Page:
Making quality stick: Optimal Resources for Surgical Quality and Safety: Lifelong learning: A key responsibility of the individual surgeon

Optimal Resources for Surgical Quality and SafetyEditor’s note: In July 2017, the American College of Surgeons (ACS) released Optimal Resources for Surgical Quality and Safety—a new manual that is intended to serve as a trusted resource for surgical leaders seeking to improve patient care in their institutions and make quality stick. Each month, the Bulletin highlights some of the salient points made throughout the “red book.”

Without lifelong education and training, there is no quality. The groundwork for developing the knowledge and capabilities needed to provide safe, reliable, quality care is set in medical school. In residency, trainees develop hands-on skills they will apply in practice while honing their theoretical and practical knowledge. Practicing surgeons learn with each new case, but also must continually seek out opportunities to learn new techniques and procedures.

Many tools are available to assist in applying the principles of adult learning to the education and training of residents and surgeons. Examples include morbidity and mortality conferences; simulation; video review; the American College of Surgeons National Surgical Quality Improvement Program® (ACS NSQIP®) Quality In-Training Initiative, which offers defined training in quality improvement for residents; journals; and so on.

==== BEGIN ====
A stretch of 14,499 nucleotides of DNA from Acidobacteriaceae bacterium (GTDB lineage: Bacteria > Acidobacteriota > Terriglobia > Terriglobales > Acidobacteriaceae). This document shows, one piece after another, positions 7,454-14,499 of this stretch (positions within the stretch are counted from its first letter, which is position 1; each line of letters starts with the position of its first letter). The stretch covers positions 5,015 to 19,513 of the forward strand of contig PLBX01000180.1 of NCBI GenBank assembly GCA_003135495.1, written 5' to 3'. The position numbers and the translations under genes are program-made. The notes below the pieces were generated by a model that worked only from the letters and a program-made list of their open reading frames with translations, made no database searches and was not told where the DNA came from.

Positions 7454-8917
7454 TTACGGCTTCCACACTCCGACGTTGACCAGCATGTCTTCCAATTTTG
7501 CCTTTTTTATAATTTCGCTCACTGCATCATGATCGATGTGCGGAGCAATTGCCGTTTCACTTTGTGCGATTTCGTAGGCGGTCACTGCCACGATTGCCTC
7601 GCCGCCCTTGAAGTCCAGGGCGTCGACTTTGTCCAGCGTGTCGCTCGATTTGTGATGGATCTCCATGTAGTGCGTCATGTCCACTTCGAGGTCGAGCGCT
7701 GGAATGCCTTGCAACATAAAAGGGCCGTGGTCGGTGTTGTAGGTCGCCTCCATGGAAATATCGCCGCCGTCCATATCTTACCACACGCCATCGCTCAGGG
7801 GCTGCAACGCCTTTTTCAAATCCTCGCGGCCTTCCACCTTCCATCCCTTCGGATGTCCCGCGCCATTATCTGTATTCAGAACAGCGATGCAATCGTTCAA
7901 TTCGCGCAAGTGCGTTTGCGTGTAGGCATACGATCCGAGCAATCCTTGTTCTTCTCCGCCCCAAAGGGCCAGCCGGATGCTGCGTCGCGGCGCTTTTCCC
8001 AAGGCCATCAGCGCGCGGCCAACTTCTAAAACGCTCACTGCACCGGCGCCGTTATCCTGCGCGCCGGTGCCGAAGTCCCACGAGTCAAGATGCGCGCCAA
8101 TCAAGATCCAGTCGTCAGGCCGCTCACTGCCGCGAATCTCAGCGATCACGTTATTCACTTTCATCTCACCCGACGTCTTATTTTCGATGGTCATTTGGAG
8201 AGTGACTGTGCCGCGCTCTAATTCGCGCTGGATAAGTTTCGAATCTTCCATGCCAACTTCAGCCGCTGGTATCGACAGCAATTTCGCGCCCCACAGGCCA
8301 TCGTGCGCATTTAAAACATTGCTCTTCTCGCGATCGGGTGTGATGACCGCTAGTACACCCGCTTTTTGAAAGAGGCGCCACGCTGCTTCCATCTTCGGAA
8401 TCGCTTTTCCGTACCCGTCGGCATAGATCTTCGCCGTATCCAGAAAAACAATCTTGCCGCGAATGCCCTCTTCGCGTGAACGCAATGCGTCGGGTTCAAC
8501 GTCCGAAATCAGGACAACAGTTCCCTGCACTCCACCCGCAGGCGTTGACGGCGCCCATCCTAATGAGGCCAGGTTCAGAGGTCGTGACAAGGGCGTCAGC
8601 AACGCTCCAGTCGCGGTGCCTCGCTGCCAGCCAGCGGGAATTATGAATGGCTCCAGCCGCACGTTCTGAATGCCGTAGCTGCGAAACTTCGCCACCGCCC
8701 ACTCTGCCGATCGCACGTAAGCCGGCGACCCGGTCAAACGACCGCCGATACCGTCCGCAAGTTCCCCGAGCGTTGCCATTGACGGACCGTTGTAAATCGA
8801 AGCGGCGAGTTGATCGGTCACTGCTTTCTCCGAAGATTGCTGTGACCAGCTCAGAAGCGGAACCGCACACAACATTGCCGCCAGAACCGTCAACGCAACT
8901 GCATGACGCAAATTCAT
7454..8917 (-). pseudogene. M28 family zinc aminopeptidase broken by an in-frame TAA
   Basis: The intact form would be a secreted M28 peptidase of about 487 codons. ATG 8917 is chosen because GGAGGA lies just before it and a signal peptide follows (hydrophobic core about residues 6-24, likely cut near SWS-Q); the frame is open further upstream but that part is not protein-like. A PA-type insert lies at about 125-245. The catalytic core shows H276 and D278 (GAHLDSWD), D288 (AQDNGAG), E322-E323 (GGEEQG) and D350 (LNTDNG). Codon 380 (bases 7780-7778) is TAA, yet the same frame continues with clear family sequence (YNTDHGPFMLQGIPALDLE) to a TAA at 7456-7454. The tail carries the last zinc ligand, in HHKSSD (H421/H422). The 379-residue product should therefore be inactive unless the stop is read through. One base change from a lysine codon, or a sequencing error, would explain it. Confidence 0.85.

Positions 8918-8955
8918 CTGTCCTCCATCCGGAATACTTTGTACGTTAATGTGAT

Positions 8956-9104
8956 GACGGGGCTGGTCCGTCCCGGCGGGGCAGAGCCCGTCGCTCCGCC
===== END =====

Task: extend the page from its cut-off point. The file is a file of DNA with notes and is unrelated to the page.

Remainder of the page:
The pursuit of lifelong learning and continuous professional development is the responsibility of each surgeon. The individual surgeon who is committed to quality should participate in Continuing Medical Education programs, evaluate performance in practice, and engage in self-assessment activities. Surgeons also are obligated to engage in quality improvement programs, such as ACS NSQIP and specialty programs that benchmark outcomes data; use tools designed to make surgical care more patient-centered, including the ACS NSQIP Risk Calculator, Strong for Surgery checklists, and patient-reported outcome measures; and reeducate and retool to maintain and advance their performance.

Be sure to read next month’s overview of the red book for insights into how disruptive behavior affects the patient care team and the value of mentoring and coaching. Optimal Resources for Surgical Quality and Safety is available for $44.95 per copy for orders of nine copies or fewer and $39.95 for orders of 10 or more copies through the ACS website.

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